Chen was often idealized by versions of history promulgated by the People's Republic of China (PRC) historians as a great leader of the peasants against intolerable oppression of the Qin nobility and bourgeois. However, that perception is not reality. Chen's decisions, while motivated by his desire to overthrow Qin, was also often motivated by self-interest and self-aggrandization. He also failed to take in good advice and overly estimated himself. As the Song Dynasty historian Sima Guang wrote in his Zizhi Tongjian:

When Chen Sheng first became the Prince of Chu, his relatives and friends all arrived to join him, as did his father-in-law. But when his father-in-law arrived, Chen treated him as an ordinary guest and only made a slight bow and did not kneel to him. His father-in-law became angry and stated, "You are leading a rebellion and falsely claiming the title of a prince, but you are arrogant toward your elders: You surely cannot last." He turned to leave without further discussion, and even though Chen knelt to ask for his forgiveness, he ignored Chen. Later, when there were more and more relatives and friends arriving, they were discussing the stories when Chen was young. Someone suggested, "The old friends and guests of Your Royal Highness are foolish and often liked to talk in vain; they will damage your image and hurt your reputation." Chen executed a good number of his old friends, and therefore his friends began to leave him and not follow him. Chen made Zhu Fang to be his examination minister and Hu Wu to be the head of his guard, to be in charge of intelligence and security. When the generals conquered cities and returned, the two of them often criticized and nit-picked on the commands issued by those generals or their acts; often, if they felt the commands or the acts were not lawful, they would arrest the generals. Chen considered those who are strict to be the most faithful ones. The ones that Chen did not like were either given over to courts martial or personally punished by Chen. The generals had no affection for Chen, and this led to his downfall.(初,陳涉既為王,其故人皆往依之。妻之父亦往焉,陳王以眾賓待之,長揖不拜。妻之父怒曰:「怙亂僭號,而傲長者,不能久矣!」不辭而去。陳王跪謝,遂不為顧。客出入愈益發舒,言陳王故情。或說陳王曰:「客愚無知,顓妄言,輕威。」陳王斬之。諸故人皆自引去,由是無親陳王者。陳王以硃防為中正,胡武為司過,主司群臣。諸將徇地至,令之不是,輒系而罪之。以苛察為忠,其所不善者,弗下吏,輒自治之。諸將以其故不親附,此其所以敗也。)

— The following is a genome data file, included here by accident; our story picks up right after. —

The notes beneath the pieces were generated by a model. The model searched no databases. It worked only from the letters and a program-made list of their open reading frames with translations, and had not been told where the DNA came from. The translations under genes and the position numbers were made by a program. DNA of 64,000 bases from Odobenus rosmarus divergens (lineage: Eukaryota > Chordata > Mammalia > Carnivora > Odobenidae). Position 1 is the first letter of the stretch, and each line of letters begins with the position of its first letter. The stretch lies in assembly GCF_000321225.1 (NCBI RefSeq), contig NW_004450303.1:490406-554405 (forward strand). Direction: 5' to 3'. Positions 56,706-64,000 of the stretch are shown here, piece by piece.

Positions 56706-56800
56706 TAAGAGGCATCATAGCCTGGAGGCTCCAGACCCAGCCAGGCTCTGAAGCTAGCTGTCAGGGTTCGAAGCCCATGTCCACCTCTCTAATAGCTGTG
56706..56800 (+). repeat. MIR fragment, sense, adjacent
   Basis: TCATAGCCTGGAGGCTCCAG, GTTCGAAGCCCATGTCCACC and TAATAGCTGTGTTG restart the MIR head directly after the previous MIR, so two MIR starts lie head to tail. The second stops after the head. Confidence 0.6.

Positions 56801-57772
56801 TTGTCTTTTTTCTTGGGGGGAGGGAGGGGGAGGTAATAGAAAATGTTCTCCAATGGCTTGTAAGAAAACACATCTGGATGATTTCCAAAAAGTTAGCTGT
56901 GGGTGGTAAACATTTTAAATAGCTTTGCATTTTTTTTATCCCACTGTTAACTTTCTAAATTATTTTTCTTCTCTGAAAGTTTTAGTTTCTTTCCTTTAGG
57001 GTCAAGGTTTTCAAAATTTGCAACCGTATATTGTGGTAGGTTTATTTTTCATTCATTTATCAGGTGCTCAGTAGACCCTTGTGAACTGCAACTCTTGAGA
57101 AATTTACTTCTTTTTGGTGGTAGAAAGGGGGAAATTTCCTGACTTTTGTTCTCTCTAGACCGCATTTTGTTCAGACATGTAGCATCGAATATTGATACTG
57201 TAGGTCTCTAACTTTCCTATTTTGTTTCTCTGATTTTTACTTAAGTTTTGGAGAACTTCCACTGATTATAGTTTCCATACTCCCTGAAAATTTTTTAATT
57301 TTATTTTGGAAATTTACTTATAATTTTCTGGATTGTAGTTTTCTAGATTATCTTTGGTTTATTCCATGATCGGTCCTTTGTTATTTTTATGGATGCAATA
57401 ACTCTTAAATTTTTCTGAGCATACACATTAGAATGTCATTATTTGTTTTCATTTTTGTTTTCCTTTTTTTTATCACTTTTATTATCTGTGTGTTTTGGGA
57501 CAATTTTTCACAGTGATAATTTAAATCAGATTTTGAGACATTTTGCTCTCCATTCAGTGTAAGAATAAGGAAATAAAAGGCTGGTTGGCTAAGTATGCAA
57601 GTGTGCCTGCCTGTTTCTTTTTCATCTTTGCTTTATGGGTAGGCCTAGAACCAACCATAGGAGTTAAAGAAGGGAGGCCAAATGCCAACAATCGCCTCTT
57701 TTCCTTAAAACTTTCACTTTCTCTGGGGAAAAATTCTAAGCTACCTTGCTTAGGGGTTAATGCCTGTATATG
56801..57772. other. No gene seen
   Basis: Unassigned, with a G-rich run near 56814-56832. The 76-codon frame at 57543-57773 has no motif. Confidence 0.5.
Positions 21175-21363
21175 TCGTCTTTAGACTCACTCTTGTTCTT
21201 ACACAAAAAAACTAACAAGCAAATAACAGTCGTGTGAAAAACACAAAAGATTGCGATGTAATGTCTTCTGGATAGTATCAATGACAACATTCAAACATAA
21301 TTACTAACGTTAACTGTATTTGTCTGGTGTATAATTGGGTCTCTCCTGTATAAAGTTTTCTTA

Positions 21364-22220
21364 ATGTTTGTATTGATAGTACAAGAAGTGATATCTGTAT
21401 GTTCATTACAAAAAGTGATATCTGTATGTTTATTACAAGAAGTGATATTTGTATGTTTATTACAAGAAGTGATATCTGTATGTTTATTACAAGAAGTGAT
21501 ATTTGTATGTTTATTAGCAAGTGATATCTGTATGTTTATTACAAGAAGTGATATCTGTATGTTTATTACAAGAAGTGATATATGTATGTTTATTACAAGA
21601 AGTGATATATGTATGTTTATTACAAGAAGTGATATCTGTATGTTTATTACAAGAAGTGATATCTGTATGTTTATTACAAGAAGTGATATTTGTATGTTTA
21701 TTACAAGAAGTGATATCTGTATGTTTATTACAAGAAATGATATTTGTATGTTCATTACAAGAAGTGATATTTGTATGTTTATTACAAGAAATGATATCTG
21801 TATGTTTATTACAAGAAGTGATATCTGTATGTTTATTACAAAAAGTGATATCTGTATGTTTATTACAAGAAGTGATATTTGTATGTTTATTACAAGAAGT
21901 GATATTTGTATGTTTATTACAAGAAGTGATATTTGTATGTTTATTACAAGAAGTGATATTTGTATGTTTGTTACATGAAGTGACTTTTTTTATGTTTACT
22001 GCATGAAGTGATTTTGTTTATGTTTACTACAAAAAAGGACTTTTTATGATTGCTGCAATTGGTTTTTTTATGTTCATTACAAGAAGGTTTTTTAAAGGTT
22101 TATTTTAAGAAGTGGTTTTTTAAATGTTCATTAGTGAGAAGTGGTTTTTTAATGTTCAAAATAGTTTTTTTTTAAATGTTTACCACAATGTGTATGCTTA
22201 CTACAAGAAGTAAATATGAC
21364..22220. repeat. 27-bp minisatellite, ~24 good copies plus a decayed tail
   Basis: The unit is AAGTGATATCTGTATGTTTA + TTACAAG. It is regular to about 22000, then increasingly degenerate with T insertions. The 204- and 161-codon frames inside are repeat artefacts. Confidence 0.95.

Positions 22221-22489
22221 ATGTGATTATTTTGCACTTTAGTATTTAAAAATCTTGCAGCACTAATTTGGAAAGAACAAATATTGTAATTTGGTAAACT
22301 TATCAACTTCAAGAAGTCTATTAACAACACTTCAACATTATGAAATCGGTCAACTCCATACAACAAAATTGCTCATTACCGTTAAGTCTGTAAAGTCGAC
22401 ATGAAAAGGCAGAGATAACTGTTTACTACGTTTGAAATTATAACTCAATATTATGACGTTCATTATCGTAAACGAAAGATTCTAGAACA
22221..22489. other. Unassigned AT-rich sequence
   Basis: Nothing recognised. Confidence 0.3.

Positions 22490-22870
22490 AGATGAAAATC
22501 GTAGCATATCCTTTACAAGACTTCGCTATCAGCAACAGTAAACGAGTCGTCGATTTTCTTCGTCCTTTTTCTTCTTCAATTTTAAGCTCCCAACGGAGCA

While PRC historians may quibble with Sima's characterization of Chen, it appears to be quite correct. He claimed the title of prince only months after the start of his rebellion, without a sufficient foundation, and once he did he effectively became stuck in Chenqiu and could not firmly hold territories that were conquered, because the people in the territories did not view him with great affection. While he had his role in the downfall of Qin, he should not be viewed as a hero.

Note: throughout this article, wang (王) has been translated as "prince." It can also be translated as "king," and is often done so in the Warring States context.


Chen Sheng appears to be the person who coined the Chinese proverb, "How can a brambling understand the ambitions of a swan!" (燕雀安知鴻鵠志), a saying that figures prominently in Chapter 4 of the classic novel Romance of the Three Kingdoms.

See also